UFC 145: Jones vs. Evans Preview!
Good friends, better enemies.
So reads the promotional tagline for the UFC 145: Jones vs. Evans pay-per-view event that airs Saturday night. The storyline of the main event is as easy to follow as it gets and should lead to one of the more financially successful events of the year for the UFC.
Jones and Evans are former training partners and friends whose personal and professional relationships were fractured after Jones won the UFC Light Heavyweight Championship in March of 2011. Then-champion Mauricio "Shogun" Rua's originally scheduled opponent was Evans. When Evans had to drop out of the fight due to injury, Jones stepped into his place, with Evans' full backing, and won the championship.
Evans had said that if Jones won the championship, he would move to another weight class to avoid the possibility of being asked to fight his friend. But when Jones said in an interview that he would face Evans if Dana White asked him to, Evans took offense. He eventually left the vaunted Greg Jackson's gym and started to assemble his own training camp.
The Jones/Evans fight was penciled in for last summer, but Jones pulled out due to a hand injury, which at the time it was thought would require surgery. Evans, who had been on the shelf for close to a year at that point, chose to take a fight in the interim. It was a risky proposition for Evans. The money fight was with Jones, and a loss in the meantime would take Evans out of title contention.
Still, Evans agreed to a fight with top prospect Phil Davis. In the meantime, Jones announced that he would not need surgery after all and would look to take a fight in the late summer or early fall. Evans called shenanigans and essentially accused Jones of ducking him, and the two reportedly were involved in a pull apart at a Las Vegas night club last May.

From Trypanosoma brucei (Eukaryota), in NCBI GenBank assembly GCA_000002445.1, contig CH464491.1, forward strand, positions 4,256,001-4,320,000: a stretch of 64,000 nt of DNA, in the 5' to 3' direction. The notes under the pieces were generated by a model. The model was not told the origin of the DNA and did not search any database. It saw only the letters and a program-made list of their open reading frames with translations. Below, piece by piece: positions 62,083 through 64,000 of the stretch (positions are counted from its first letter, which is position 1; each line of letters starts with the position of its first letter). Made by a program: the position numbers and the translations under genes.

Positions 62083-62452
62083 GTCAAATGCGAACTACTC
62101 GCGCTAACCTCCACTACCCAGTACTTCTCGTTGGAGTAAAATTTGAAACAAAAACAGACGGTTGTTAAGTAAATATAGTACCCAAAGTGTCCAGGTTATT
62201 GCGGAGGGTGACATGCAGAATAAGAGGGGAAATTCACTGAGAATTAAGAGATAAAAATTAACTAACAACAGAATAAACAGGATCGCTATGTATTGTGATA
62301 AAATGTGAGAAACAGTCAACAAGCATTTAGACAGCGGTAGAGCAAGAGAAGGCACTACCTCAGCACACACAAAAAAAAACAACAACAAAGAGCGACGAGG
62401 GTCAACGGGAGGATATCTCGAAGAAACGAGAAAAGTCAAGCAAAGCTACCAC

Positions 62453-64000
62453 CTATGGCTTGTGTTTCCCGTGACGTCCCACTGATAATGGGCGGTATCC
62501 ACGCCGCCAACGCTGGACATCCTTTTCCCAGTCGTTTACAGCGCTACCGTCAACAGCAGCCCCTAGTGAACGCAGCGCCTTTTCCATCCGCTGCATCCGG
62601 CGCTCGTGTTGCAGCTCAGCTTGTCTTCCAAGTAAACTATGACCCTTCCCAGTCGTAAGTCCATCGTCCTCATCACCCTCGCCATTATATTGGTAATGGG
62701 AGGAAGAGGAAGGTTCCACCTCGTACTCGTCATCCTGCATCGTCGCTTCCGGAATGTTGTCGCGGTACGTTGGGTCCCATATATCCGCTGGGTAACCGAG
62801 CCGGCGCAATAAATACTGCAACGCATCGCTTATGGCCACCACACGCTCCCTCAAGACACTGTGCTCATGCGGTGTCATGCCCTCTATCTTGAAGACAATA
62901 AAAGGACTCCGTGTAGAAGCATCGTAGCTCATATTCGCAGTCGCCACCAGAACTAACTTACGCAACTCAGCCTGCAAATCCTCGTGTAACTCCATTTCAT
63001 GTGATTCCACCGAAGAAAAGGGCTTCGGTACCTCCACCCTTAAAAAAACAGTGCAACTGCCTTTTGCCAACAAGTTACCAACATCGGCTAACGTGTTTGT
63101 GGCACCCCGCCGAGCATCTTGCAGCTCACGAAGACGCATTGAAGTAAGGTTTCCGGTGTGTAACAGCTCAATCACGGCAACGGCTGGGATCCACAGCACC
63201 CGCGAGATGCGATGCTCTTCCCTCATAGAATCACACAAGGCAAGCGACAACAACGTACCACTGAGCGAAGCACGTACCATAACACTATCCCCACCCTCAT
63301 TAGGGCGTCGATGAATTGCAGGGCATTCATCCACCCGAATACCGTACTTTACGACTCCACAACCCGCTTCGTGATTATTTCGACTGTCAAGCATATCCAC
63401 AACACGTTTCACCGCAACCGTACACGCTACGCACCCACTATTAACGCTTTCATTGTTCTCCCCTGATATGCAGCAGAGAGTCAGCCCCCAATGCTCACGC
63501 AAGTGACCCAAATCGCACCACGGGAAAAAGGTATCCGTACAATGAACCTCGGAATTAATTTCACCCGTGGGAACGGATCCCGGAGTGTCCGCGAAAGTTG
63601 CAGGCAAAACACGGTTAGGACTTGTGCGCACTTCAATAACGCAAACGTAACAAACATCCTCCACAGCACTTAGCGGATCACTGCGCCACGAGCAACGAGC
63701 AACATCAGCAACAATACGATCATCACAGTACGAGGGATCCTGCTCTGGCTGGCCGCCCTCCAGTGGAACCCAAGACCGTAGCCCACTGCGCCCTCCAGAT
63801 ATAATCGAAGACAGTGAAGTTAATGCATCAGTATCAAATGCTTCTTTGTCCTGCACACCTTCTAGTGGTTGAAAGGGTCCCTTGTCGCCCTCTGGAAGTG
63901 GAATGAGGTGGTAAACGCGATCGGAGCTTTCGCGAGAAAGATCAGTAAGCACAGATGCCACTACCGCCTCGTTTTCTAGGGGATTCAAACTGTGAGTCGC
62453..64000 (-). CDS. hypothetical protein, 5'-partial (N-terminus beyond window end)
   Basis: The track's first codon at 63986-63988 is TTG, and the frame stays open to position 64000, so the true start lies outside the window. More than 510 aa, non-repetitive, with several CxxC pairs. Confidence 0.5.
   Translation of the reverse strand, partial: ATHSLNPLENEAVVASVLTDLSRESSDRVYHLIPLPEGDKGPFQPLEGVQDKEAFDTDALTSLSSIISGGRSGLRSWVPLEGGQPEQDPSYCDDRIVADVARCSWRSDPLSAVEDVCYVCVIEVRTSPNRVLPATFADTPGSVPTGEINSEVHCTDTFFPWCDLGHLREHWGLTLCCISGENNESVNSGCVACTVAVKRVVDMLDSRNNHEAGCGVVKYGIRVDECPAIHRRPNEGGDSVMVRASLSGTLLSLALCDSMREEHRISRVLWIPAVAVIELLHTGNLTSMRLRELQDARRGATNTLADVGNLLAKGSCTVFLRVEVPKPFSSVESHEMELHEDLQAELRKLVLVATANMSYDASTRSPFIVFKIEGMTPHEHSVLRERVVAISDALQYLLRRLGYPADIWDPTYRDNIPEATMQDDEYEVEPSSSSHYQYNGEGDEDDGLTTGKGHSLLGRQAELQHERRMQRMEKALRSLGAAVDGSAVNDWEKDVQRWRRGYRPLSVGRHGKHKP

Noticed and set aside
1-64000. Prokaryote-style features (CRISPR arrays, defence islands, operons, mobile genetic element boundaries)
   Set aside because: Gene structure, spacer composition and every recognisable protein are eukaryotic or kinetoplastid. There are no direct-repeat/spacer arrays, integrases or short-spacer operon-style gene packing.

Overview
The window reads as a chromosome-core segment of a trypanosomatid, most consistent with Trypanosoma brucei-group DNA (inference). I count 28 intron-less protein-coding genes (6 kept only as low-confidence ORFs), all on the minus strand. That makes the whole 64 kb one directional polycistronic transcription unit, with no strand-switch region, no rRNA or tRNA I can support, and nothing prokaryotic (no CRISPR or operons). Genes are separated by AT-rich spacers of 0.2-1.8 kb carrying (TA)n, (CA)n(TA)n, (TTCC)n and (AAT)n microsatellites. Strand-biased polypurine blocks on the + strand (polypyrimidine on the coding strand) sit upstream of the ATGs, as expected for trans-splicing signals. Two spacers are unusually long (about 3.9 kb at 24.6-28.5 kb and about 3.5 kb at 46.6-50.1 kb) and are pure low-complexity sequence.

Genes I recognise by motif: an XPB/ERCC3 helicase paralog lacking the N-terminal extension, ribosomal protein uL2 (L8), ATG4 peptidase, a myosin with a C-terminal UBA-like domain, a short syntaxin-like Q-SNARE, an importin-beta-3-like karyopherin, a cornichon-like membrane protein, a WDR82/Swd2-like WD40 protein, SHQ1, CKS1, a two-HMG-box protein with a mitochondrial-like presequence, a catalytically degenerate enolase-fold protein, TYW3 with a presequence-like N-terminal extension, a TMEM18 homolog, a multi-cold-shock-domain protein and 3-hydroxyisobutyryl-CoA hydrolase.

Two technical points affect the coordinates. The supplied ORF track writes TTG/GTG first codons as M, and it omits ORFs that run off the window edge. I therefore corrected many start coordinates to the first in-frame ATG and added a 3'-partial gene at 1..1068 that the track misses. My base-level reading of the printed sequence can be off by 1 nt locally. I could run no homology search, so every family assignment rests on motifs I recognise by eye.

Davis would eventually have to pull out of the proposed Evans fight and Evans would go on to defeat Tito Ortiz in a thrown-together main event in Philadelphia last August, while Jones defended his title against "Rampage" Jackson in September.
From there, the realities of the current UFC climate threatened the grudge match between the two. Jones was called upon to main event the UFC 140 card in Toronto last December, while Evans was needed to headline the UFC on Fox show in January in Chicago. Had either man lost, the potential money fight would not have taken place, at least not anytime soon.
Both men won their fights, each in their signature style. Jones survived Lyoto Machida in Toronto by using his reach advantage, unorthodox stances and athleticism to score a submission victory. Evans fought a smart, if not exciting fight and outpointed Phil Davis in Chicago.
In the build to this fight, both men have claimed that they have a strategic advantage over the other due to their time spent as training partners. Each man has only one career loss. Evans, 17-1-1, was knocked out by Machida in May 2009, while Jones, 15-1, suffered his only loss on a controversial disqualification in a fight he was dominating against Matt Hamill in December 2009.
Both men have impressive amateur wrestling pedigrees, having won National Junior College Athletic Association championships. Both are good strikers. Evans has some highlight reel knockouts on his résumé, while eight of Jones' 15 victories have come by way of KO or TKO. If there is an edge in the striking game, one would likely have to give it to Jones because of the elbow strikes that he seems to utilize better than almost anyone in the sport.